The term college is also, as in the United Kingdom, used for a constituent semi-autonomous part of a larger university but generally organized on academic rather than residential lines. For example, at many institutions, the undergraduate portion of the university can be briefly referred to as the college (such as The College of the University of Chicago, Harvard College at Harvard, or Columbia College at Columbia) while at others each of the faculties may be called a "college" (the "college of engineering", the "college of nursing", and so forth). There exist other variants for historical reasons; for example, Duke University, which was called Trinity College until the 1920s, still calls its main undergraduate subdivision Trinity College of Arts and Sciences. Some American universities, such as Princeton, Rice, and Yale do have residential colleges along the lines of Oxford or Cambridge, but the name was clearly adopted in homage to the British system. Unlike the Oxbridge colleges, these residential colleges are not autonomous legal entities nor are they typically much involved in education itself, being primarily concerned with room, board, and social life. At the University of California, San Diego and the University of California, Santa Cruz, however, each of the residential colleges do teach its own core writing courses and has its own distinctive set of graduation requirements.
Contrast this with Europe, where only universities could grant degrees. The leaders of Harvard College (which granted America's first degrees in 1642) might have thought of their college as the first of many residential colleges which would grow up into a New Cambridge university. However, over time, few new colleges were founded there, and Harvard grew and added higher faculties. Eventually, it changed its title to university, but the term "college" had stuck and "colleges" have arisen across the United States.
Eventually, several prominent colleges/universities were started to train Christian ministers. Harvard, Yale, Princeton, and Brown all started to train preachers in the subjects of Bible and theology. However, now these universities teach theology as a more academic than ministerial discipline.
With the rise of Christian education, renowned seminaries and Bible colleges have continued the original purpose of these universities. Criswell College and Dallas Theological Seminary in Dallas; Southern Seminary in Louisville; Trinity Evangelical Divinity School in Deerfield, Illinois; and Wheaton College and Graduate School in Wheaton, Illinois are just a few of the institutions that have influenced higher education in Theology in Philosophy to this day.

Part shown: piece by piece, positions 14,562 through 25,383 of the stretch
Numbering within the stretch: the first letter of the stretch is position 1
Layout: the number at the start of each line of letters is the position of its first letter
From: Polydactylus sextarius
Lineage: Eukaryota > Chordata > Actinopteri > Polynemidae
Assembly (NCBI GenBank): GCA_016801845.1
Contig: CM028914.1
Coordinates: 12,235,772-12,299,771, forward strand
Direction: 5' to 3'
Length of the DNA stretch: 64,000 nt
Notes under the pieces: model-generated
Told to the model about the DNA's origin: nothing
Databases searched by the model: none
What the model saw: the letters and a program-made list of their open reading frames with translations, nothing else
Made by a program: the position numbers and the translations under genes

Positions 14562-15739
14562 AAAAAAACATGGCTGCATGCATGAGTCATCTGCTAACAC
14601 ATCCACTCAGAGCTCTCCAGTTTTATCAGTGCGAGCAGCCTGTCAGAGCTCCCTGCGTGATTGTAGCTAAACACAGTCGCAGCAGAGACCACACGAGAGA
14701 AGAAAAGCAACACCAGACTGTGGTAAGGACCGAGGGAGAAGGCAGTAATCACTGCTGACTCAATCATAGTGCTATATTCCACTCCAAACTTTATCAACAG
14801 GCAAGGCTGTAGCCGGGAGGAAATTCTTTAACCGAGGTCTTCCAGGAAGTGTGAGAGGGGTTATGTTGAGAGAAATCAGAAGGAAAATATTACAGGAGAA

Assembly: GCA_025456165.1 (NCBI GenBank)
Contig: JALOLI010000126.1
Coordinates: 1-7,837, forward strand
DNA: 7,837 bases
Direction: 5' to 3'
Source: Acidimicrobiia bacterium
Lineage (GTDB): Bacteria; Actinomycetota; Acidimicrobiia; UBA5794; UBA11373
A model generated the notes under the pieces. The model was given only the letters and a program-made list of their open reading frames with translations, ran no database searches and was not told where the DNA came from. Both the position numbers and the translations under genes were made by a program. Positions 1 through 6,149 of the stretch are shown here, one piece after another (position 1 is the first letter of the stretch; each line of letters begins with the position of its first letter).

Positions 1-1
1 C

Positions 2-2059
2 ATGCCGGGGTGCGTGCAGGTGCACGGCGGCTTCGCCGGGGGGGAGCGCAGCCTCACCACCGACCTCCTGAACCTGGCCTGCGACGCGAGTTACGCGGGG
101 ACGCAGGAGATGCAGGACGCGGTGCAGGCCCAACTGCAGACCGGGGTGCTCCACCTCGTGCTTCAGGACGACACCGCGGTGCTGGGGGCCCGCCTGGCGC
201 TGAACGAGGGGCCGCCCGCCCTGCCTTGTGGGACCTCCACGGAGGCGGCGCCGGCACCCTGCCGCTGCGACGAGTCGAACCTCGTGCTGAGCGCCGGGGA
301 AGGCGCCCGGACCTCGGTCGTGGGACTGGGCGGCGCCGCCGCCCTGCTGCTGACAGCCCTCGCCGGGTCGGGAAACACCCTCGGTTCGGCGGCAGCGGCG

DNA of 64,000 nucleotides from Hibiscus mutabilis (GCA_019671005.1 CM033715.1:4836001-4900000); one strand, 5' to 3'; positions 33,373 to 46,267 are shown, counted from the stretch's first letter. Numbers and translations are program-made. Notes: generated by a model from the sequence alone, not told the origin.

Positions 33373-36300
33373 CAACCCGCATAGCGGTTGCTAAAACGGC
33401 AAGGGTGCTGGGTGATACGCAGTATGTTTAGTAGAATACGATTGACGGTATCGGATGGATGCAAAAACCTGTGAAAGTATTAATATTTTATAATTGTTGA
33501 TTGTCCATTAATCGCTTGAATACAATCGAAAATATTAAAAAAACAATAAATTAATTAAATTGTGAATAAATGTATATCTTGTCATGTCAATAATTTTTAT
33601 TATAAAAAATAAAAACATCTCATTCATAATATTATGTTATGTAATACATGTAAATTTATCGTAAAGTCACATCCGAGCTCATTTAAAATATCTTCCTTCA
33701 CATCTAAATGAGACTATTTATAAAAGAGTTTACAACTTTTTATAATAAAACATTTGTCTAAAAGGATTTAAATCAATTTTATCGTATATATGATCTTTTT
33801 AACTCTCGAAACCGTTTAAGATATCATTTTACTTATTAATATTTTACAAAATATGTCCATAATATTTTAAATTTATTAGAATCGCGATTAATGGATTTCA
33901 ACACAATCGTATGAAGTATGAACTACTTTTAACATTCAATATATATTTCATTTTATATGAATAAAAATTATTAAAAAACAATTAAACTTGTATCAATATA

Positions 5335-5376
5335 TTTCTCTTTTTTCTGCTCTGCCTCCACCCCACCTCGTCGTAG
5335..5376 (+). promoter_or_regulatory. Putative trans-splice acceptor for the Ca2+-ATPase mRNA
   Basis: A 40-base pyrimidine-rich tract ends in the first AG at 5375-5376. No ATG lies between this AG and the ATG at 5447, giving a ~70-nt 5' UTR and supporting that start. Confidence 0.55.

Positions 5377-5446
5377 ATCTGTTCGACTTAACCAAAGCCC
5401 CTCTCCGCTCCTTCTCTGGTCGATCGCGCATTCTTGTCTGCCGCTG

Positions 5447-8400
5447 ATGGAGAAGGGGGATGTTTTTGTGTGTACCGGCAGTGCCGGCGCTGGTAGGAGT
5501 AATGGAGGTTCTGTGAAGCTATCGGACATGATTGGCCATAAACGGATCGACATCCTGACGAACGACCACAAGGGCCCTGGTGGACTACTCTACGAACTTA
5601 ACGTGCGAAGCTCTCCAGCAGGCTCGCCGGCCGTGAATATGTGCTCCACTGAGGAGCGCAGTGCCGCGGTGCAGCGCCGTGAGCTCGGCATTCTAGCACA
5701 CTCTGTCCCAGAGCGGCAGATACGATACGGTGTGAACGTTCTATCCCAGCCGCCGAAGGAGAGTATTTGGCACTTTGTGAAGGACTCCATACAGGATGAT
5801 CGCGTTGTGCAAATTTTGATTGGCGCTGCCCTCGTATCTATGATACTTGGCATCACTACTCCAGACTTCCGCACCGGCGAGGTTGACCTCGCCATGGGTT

In U.S. usage, the word "college" embodies not only a particular type of school, but has historically been used to refer to the general concept of higher education when it is not necessary to specify a school, as in "going to college" or "college savings accounts" offered by banks. "University" is sometimes used in such contexts by Americans who wish to avoid ambiguity, for example in the context of Internet message boards where the reader hail from a different English speaking country.
In the 1860s, when this act was established, the original colleges on the east coast, primarily those of the Ivy League and several religious based colleges, were the only form of higher education available, and were often confined only to the children of the elite. A movement arose to bring a form of more practical higher education to the masses, as “…many politicians and educators wanted to make it possible for all young Americans to receive some sort of advanced education.” In 1862 Congress passed a measure that “…made it possible for the new western states to establish colleges for the citizens.” This was extended to allow all states that had remained with the union during the American Civil War, and eventually all states, to establish such institutions.
Most of the colleges established under the Morrill Land-Grant Colleges Act have since gone on to become full universities. Some are amongst the elite of the world.
In Tasmania and the Australian Capital Territory, "college" refers to the final two years of high school (years eleven and twelve), and the institutions which provide this. In this context, "college" is a system independent of the other years of high school. Here, the expression is a shorter version of matriculation college.
In the state of Victoria, many public schools providing secondary education are known as secondary colleges, though most Victorians still refer to this level of education as "high school".
In Western Australia, private and independent High Schools are known as colleges, such as Mazenod College or Trinity College.
In the state of South Australia nearly all private schools, including those with year levels from Reception (5 year olds) through to year 12 and 13 are called Colleges.